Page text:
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Policies, Procedures & SafeguardsAugust 20, 2020
Are you hiring more contractors in your business than ever before? Chances are, you’re among the many small businesses in New Zealand getting new workers on a consistent basis through the booming ‘Gig Economy’ – but it’s not without a price.
With this innovation in hiring, from the previous standard employee system to the now more abundant contingency workers, comes a host of concerns for whether your business is operating in line with the law.
The gig economy refers to the growing number of workers abandoning traditional 9 to 5 employment in favour of working independently on a task-by-task basis for various employers.
Workers are expressing an increasing demand for flexible and autonomous work, prompting many to explore opportunities to work on their own terms, engaging in freelancing or working as independent contractors. Others, unable to secure employment in the challenging labour market, have turned to this type of work out of necessity.
Freelancers are more likely to undertake work for different clients concurrently on an adhoc basis and are paid a fixed price for projects. Others, unable to secure employment in the challenging labour market, have turned to freelancing out of necessity.
For SMEs who have traditionally lacked the resources to recruit and retain the best talent, this increased access to on-demand workers is an attractive one. To capitalise on the benefits of the addition of freelancers into the workforce, companies will require new tools and approaches. However, issues may arise when there is less protection for these workers, and when the definition of who is a contractor and who is an employee becomes murky.
Leading companies must attract and retain the best talent as well as implement systems to manage them and address the challenges of a new workstream.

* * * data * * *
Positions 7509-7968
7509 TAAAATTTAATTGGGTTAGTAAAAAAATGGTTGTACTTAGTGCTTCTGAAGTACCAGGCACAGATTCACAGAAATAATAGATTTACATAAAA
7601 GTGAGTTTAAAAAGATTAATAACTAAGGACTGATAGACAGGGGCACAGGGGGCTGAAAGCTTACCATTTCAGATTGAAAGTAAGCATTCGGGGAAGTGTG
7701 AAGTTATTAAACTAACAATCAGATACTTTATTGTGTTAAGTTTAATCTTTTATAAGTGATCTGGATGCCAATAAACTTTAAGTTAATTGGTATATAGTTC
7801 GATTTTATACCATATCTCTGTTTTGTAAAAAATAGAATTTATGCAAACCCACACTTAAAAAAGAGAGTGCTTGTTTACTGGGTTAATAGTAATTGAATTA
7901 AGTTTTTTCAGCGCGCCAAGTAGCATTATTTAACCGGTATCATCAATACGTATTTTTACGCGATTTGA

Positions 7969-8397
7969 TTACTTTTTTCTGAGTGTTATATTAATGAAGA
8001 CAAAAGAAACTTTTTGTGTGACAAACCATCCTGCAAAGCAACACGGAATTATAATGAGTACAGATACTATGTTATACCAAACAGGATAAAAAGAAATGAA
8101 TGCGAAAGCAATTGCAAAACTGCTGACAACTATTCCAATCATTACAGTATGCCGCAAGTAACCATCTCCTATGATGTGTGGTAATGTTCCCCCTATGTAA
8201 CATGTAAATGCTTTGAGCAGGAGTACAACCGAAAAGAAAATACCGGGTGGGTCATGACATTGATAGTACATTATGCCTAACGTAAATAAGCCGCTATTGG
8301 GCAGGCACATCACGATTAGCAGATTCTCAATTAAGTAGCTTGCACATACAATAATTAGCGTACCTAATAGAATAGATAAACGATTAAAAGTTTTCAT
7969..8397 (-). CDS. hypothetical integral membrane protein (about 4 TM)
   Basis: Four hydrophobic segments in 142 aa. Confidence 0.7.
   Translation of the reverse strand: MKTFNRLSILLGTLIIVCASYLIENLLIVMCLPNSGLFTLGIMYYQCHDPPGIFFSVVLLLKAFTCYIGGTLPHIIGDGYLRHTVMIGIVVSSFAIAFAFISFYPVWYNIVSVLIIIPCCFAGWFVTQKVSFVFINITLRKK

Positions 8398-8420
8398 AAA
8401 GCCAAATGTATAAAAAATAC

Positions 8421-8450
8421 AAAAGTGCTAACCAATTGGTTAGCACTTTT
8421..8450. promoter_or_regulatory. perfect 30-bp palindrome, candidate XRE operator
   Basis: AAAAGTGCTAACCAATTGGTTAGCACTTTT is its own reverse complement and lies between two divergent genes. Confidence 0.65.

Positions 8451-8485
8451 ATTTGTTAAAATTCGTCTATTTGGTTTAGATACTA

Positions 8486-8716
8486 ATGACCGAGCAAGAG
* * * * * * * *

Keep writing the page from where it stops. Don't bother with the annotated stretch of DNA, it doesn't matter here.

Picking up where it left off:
The business case for workplace flexibility has been well-established and companies should consider providing such arrangements to existing employees.
In Australia for example, the largest freelance category is web, mobile and software development (44%, followed by design and creative (14%), customer and admin support (13%), sales and marketing (10%) and writing (8%). Data revealed that 4.1 million Australians, or 32% of the workforce had freelanced between 2014-15. (Source: A labour market that works: Connecting talent with opportunity in the digital age, McKinsey & Company, June 2015, page 37)
Professionals are now having to rely more on background checks, continuous monitoring and other screening practices to ensure that the gig workforce that is booming in their business meets legality and safety standards.
A recent Gig Economy Survey, conducted by Sterling, a background and identity service, examined hiring trends, identity fraud, and social media, revealing how HR professionals can leverage background checks and various screening methods to improve recruitment confidence in contingency worker hiring. The study also revealed some interesting trends of sham contracting arrangements and the serious effect that this can have on businesses.
Various questions arise regarding how to manage and engage temporary labour effectively:
A sham contracting arrangement occurs where an employer attempts to disguise an employment relationship as an independent contractor arrangement. The most common reason for doing this is to avoid paying employee entitlements.
Sham contracts can actually be unintentional, with the employer misunderstanding the arrangement and generally not understanding the policies and laws behind hiring. It can also be an intentional action, with the employer avoiding paying minimum entitlements such as KiwiSaver holiday and leave, and having to follow a fair and reasonable process prior to termination.
It’s very possible for a company to accidentally find themselves in a sham contracting arrangement. A contractor that has been engaged consistently to deliver services could actually be defined as an employee in a legal sense. This means that for companies who hire contractors on a regular basis, it’s essential to have confidence in where you actually stand and how you are faring against legal standards.
An employee is a person who is performing work for hire or reward e.g. wages/salary. This is generally called a ‘contract of service.’ An independent contractor, in contrast, is usually engaged for a specific project or task for a set fee.
The responsibilities and rights of these two forms of workers are very different by law. If you’re hiring a contractor, as a business it is your responsibility to know the difference and to be sure that you are employing your workers in line with how they legally need to be characterised.
Distinguishing factors for employees versus individual contractors:
You need to have a clear understanding of the following functions and agreements of your working relationship to determine whether a person you are engaging in work with is an employee or an independent contractor.
The following factors need to be considered:
Ultimately, the difference between a contractor and an employee is not clear cut. If you’re incorrectly representing to your worker the relationship between your company and that worker, you could be vulnerable to being in trouble for a sham contracting arrangement.